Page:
In his excellent book The Undercover Economist, Tim Harford referred to a competitive market as a “world of truth.” The free market’s invisible hand leads us to produce the right things the right way in the right proportions and for the right people. In other words, competition, which Friedrich Hayek called “a discovery procedure,” leads people to produce the highest-value goods and services. People don’t systematically make too many or too few. Instead, they tend to discover the lowest-cost, resource-conserving production methods. Prices convey information about wealth-creating incremental substitutions. The goods go to the people who value them most highly. In a well-functioning competitive market, prices are telling the truth about the most advantageous ways to use finished goods and services, intermediate goods, raw materials, our time, and so on. It’s a marvel of cooperation, and no one is in charge.
A lot of people, though, might not like the resulting pattern. So they step in and decide to take charge. When they do so, they interfere with the prices and make them lie about what should be produced, where, when, how, and for whom.
Price controls force prices to lie. Minimum wages give suppliers (workers) incorrect information about what their labor is worth and demanders (firms) false information about scarcity. The result is an outcome that leaves us worse off in a couple of ways. First, there are unconsummated transactions that would have made both firms and workers better off. Second, lying prices make people waste resources searching for jobs that would be easier to find but aren’t there because the higher minimum wage has reduced the amount of labor firms want to hire.
Price ceilings do the same thing. Consider rent control. The Swedish economist Assar Lindbeck once said it’s the fastest way to destroy a city other than bombing it. Just as a minimum wage means unemployed surplus labor, rent control means excess demand for unsupplied rental housing. Once again, it costs us all insofar as unconsummated trades would have been made in the absence of rent control. There are three other costs, as well. First, there is the cost incurred by people waiting in line or searching for artificially scarce housing. Second, there is also the cost of superfluous discovery as people invest their entrepreneurial energy searching for ways to evade the law. Finally, enforcement costs tend to spiral as regulators and the regulated play a cat-and-mouse game where the regulators invent ever-more-ingenious regulations (that have to be enforced by ever-growing bureaucracies). People could use these resources elsewhere, but instead, by social processes that say “comply or die” waste them.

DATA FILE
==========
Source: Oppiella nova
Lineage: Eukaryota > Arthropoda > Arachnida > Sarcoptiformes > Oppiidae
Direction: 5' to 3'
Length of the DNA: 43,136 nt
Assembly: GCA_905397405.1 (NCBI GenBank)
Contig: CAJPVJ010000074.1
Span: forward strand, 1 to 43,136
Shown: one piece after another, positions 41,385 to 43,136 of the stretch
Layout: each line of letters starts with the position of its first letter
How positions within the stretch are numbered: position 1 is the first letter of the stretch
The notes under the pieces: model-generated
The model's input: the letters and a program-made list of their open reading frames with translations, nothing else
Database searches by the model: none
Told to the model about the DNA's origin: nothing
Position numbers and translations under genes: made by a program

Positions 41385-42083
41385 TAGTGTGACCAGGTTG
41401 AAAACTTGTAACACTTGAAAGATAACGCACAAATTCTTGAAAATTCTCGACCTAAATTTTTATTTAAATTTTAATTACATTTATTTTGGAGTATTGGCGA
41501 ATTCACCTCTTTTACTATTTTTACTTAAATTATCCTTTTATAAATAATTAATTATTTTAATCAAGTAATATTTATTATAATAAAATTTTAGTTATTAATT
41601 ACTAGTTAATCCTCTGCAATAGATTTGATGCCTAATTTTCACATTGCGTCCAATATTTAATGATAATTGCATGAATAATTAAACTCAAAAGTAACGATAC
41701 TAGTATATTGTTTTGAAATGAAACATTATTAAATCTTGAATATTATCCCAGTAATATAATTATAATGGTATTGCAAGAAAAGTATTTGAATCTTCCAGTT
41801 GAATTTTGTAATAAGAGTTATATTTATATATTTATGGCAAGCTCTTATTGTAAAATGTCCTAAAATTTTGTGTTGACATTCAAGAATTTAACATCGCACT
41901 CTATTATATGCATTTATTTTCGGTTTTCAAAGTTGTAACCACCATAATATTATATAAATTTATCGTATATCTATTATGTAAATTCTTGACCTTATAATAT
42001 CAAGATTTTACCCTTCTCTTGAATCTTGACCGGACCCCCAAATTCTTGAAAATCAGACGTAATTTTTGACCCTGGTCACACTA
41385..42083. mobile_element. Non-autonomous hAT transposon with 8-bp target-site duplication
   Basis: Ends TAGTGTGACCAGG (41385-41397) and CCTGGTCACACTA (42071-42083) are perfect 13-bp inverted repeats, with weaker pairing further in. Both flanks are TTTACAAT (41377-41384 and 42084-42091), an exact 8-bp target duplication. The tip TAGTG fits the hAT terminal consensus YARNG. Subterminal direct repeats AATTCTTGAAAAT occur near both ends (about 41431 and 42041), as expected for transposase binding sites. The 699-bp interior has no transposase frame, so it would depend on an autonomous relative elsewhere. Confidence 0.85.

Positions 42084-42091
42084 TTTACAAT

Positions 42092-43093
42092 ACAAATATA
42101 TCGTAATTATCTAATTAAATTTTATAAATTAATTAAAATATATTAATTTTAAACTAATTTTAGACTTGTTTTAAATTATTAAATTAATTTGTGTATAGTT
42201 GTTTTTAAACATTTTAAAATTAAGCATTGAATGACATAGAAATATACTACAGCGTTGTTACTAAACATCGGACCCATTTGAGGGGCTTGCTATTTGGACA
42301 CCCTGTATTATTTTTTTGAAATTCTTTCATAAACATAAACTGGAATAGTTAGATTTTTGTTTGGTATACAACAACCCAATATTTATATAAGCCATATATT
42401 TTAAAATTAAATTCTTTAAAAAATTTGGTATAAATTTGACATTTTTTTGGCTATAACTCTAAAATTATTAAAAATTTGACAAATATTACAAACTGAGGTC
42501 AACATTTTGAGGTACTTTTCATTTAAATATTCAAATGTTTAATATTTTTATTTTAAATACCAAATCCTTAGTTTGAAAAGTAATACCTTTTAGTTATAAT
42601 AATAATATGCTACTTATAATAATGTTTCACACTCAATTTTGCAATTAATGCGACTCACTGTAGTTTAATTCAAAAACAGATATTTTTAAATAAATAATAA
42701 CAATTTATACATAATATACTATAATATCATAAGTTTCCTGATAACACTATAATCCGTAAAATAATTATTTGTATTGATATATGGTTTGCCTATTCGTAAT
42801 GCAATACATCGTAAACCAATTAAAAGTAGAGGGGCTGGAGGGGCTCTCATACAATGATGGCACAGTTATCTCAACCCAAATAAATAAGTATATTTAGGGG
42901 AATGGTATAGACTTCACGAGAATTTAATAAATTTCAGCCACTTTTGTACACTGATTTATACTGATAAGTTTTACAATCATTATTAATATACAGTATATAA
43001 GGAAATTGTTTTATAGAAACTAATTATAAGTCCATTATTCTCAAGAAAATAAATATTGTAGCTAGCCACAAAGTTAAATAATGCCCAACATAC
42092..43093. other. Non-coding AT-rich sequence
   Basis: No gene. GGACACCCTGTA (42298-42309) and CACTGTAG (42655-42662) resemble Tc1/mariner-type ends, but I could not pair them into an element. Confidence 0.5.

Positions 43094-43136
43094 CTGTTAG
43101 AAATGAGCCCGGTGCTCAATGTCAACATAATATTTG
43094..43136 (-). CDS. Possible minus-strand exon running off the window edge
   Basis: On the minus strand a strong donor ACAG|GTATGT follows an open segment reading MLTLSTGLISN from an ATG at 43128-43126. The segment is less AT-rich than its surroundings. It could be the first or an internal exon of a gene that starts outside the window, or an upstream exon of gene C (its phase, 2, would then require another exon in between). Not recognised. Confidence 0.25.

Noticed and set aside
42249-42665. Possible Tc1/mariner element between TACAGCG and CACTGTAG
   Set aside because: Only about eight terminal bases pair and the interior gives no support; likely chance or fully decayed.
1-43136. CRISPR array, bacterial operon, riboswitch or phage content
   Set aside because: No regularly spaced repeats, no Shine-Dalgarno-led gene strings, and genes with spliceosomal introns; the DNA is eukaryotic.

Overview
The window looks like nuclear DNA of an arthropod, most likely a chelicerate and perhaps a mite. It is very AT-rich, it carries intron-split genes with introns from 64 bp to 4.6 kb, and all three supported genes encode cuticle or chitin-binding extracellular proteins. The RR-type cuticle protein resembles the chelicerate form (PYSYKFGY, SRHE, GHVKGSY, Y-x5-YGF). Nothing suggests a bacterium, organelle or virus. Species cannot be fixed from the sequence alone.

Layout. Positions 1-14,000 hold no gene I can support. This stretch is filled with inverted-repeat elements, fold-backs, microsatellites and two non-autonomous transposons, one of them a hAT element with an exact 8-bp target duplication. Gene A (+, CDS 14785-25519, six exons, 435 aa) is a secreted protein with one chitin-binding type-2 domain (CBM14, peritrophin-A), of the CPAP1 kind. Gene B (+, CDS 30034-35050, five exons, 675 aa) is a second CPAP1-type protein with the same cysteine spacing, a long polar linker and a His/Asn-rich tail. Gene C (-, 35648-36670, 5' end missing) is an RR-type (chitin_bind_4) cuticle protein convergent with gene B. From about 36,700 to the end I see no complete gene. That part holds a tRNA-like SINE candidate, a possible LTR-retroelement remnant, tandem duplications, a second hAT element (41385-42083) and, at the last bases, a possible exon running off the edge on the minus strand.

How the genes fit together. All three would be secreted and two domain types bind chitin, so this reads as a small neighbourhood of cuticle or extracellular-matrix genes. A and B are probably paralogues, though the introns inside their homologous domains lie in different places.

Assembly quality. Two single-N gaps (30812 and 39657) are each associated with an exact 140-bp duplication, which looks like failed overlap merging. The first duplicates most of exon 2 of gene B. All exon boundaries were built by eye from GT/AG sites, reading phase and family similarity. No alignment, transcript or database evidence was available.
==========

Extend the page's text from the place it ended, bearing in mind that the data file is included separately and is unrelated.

Price-gouging laws do the same thing. Natural disasters like the Texas freeze, hurricanes, and earthquakes inevitably lead to howls of outrage at “price-gouging” merchants and contractors seeking to make a quick buck off another’s misfortune. The criticism ignores why prices matter. It isn’t because they reward virtue and punish vice. Prices are important because they tell people what is most urgently wanted where. They do this quickly and efficiently, and amazingly, they make it so people in another part of the world who don’t know what has happened can help care for the people most affected just by responding to changing prices. Classic examples include building supplies, bottled water, and gas after natural disasters. Taking a cue from Rolf Dobelli, I generally don’t keep up with current events and learn about disasters like Hurricane Ida secondhand. Even when I do know about what has happened, it is usually in a pretty vague, non-specific sense. If price controls didn’t stop prices from changing in real time to reflect people’s beliefs and expectations about what was most urgently wanted where, changes in prices for building supplies, bottled water, and gas would give people who may not even know a disaster has occurred an incentive to put off building that new deck, to buy fewer bottles of water for Saturday’s football party, and to drive less. When price controls for the prices lie, people don’t make those adjustments. Prices, when they are free to change, help us bear one another’s burdens.
We rinse and repeat for other ways prices lie when they are controlled. Interest rate controls create credit shortages and misallocations. Taxes create deadweight loss. So do subsidies. And tariffs. Inflation causes “price confusion” and “money illusion:” prices are harder to interpret when they aren’t stable, and changes in the price level make it easy for people to think they are richer or poorer even when they aren’t. The cruel irony? It’s easy to blame greed, selfishness, or myopia when, in fact, people are doing the best they can with bad information–in this case, unreliable prices. It’s like computer programming or anything else: Garbage In, Garbage Out.
People make bad enough choices even when they have reliable information. A few minutes of introspection and reflection should be enough to convince all of us. But, unfortunately, making prices less accurate and less reliable with well-intentioned but misguided controls compounds the problem. It leads to an even bigger pile of errors–a misuse of knowledge in society, in other words.
This article, The Misuse of Knowledge in Society: Intervention Means Prices are Lying, was originally published by the American Institute for Economic Research and appears here with permission. Please support their efforts.